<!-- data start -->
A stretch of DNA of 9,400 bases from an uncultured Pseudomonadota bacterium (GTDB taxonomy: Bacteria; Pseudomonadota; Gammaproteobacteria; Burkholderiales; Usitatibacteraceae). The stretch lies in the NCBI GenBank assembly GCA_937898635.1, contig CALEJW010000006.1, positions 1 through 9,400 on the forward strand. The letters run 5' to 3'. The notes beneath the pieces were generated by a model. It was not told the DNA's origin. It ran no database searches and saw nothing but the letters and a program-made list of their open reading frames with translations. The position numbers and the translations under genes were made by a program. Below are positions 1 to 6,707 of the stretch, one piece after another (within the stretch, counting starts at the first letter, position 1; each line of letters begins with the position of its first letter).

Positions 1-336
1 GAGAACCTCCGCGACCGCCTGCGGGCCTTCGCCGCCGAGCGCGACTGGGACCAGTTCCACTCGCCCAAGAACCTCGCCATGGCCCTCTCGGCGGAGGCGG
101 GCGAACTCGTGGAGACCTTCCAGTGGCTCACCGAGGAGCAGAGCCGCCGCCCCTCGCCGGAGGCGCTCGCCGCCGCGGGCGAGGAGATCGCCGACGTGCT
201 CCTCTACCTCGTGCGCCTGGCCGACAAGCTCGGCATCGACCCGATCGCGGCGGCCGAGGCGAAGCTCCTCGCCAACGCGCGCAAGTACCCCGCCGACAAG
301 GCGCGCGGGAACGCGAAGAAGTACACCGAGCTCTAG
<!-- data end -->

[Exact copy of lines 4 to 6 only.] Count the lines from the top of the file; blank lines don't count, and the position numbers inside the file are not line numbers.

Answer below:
101 GCGAACTCGTGGAGACCTTCCAGTGGCTCACCGAGGAGCAGAGCCGCCGCCCCTCGCCGGAGGCGCTCGCCGCCGCGGGCGAGGAGATCGCCGACGTGCT
201 CCTCTACCTCGTGCGCCTGGCCGACAAGCTCGGCATCGACCCGATCGCGGCGGCCGAGGCGAAGCTCCTCGCCAACGCGCGCAAGTACCCCGCCGACAAG
301 GCGCGCGGGAACGCGAAGAAGTACACCGAGCTCTAG